Even before her Senate Judiciary Committee hearing, it was clear that Second Circuit nominee Myrna Pérez is well qualified for the federal bench. Pérez has devoted her career to public service. For the past 15 years, she has done this through her work at the Brennan Center for Justice at NYU School of Law. She leads their nationwide voting litigation, research, and policy advocacy programs, and she teaches voting rights at Columbia Law School. At her hearing, she told the Judiciary Committee why she has dedicated her career to voting rights:
The right to vote keeps us free. It protects us from tyranny. It is preservative of all other rights.
The federal bench needs more judges with her keen understanding of the centrality of the right to vote.
Pérez also spoke about what the Constitution means to her:
I love the Constitution. I love the principles it sets out. I love that under the Constitution, we are all equal under the law, that we all have a right to life, liberty, and the pursuit of happiness. I love that we all have the right to free exercise and I am entirely persuaded in the wisdom of the frameworks it sets up. Things like the rule of law; separation of powers; and independent judiciary; and federalism.
Several committee Republicans gave her a hostile reception from the outset and their questioning suggested they were just looking for an excuse to oppose her. As the first Republican senator to speak, Chuck Grassley criticized her for the title of an article she wrote and submitted to Sojourners before her nomination, but which was only published yesterday. The senator was worked up because the headline criticized Republicans, which would not be appropriate for a judicial nominee to do. However, as Pérez herself had already pointed out when she informed the committee about the article’s publication yesterday, the editors at Sojourners wrote the headline without consulting her. In fact, the article itself—the part she actually was responsible for—does not focus on political parties.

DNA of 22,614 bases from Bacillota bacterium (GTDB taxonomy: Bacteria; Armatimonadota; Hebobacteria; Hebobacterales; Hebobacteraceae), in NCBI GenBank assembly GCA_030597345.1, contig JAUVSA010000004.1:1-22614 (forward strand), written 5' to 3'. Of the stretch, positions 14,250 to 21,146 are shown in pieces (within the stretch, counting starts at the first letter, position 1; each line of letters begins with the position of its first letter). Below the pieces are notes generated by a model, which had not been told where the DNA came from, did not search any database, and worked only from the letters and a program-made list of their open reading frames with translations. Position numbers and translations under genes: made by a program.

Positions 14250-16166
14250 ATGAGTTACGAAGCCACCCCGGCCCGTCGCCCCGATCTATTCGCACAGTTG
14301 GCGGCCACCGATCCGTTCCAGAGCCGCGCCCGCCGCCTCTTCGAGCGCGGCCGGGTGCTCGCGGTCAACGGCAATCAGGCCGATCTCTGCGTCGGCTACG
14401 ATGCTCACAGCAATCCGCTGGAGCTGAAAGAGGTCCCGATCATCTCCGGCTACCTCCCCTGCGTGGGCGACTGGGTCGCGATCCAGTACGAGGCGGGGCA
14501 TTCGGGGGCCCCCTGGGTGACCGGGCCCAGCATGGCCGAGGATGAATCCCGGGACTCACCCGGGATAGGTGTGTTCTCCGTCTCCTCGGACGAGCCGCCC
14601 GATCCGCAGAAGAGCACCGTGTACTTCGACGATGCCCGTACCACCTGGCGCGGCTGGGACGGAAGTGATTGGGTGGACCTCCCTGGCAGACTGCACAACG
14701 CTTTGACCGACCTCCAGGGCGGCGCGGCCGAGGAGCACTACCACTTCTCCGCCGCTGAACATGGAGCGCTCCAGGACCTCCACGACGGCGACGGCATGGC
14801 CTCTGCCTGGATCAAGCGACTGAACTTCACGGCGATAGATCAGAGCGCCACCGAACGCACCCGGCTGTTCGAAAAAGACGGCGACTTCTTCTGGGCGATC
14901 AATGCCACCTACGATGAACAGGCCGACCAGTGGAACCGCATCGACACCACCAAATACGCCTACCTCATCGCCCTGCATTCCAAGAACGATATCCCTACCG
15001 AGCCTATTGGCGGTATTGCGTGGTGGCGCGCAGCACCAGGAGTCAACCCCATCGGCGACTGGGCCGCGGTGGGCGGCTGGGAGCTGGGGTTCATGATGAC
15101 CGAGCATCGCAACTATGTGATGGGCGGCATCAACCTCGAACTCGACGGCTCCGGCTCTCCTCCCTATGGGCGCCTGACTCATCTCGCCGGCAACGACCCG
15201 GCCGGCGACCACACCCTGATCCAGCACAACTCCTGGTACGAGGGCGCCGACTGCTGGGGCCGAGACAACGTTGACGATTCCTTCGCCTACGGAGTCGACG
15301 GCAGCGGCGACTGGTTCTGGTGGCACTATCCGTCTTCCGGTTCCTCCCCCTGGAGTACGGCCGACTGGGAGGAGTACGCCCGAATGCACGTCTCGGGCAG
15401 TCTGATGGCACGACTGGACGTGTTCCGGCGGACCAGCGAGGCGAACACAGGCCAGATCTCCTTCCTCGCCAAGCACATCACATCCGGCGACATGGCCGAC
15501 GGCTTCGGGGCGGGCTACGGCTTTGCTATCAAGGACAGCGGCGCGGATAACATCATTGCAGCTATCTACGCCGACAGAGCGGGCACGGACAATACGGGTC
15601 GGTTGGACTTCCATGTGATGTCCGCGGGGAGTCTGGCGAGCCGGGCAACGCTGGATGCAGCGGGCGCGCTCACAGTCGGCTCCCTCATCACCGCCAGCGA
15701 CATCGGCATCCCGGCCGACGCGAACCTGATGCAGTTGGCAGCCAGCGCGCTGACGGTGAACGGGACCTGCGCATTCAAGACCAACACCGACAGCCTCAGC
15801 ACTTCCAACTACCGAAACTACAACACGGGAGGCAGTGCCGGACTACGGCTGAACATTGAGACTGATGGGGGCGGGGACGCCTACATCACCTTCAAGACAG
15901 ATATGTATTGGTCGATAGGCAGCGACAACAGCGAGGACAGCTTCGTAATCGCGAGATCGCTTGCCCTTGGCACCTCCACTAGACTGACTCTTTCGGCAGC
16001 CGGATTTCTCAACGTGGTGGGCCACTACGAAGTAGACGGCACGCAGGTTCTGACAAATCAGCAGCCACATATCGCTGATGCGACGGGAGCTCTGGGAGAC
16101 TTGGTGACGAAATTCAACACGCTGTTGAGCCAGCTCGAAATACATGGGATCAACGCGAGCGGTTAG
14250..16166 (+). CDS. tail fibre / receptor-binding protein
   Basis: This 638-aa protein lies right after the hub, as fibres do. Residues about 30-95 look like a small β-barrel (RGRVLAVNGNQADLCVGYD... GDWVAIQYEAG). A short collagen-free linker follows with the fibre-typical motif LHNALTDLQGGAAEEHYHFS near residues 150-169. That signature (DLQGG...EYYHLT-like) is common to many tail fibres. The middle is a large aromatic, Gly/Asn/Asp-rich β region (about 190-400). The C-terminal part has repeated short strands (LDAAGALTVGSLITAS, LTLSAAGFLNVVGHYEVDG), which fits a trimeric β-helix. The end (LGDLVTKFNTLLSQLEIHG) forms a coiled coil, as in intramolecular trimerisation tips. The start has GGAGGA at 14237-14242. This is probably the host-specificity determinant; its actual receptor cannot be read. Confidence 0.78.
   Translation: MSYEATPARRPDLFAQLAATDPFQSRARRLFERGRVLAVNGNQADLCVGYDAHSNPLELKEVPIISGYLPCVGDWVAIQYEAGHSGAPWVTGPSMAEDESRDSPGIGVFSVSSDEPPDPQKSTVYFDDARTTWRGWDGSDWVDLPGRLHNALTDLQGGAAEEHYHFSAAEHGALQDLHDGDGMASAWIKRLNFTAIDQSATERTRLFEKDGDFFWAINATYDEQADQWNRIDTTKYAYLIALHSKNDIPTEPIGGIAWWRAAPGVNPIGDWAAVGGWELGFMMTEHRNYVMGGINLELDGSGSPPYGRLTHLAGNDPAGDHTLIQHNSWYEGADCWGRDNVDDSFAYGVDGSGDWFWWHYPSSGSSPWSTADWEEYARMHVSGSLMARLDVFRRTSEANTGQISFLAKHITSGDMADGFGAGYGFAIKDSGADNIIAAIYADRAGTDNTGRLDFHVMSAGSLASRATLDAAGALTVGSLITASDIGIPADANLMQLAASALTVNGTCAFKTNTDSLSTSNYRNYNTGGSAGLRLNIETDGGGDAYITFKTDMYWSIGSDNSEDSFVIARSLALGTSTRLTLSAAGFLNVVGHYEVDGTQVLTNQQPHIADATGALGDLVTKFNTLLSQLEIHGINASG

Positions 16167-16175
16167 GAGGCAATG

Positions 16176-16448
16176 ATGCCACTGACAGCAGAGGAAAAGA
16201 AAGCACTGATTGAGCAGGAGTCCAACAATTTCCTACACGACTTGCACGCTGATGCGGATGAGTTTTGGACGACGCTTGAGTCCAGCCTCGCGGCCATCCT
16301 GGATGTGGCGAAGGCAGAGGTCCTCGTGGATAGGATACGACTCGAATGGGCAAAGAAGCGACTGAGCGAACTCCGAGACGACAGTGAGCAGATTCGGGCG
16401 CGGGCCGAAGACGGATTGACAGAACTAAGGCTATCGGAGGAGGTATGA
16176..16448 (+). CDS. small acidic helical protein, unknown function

Then there was Sen. Josh Hawley, who slammed the judicial nominee for behaving like … a judicial nominee. He tried to get her to criticize past Supreme Court rulings that she had criticized as an advocate. But she did not take the bait, because she is now a judicial nominee who is subject to a different code of conduct and who would perform a completely different function from what she has done before. Instead, she stated she would do her job as a judge and apply the Supreme Court’s cases as precedent. Hawley accused her of not being frank. As Chair Durbin pointed out, Donald Trump’s judicial nominees also routinely declined to criticize Supreme Court precedents, and this did not cost them the support of Republican senators.
Pérez’s recognition of the importance of the right to vote earned her the label of “radical activist” from Sen. Ted Cruz. When she repeated her commitment to put her personal policy preferences aside as a judge, Cruz claimed that her record was “contrary” to that. This effort to attack her integrity failed because it was so transparently illogical. As Democratic Sen. Richard Blumenthal immediately pointed out when Cruz was finished, Pérez in fact has never been a judge before, so one would not expect her to act as one in her work as an advocate.
Myrna Pérez has dedicated her career to serving the public. She will make an excellent addition to the Second Circuit.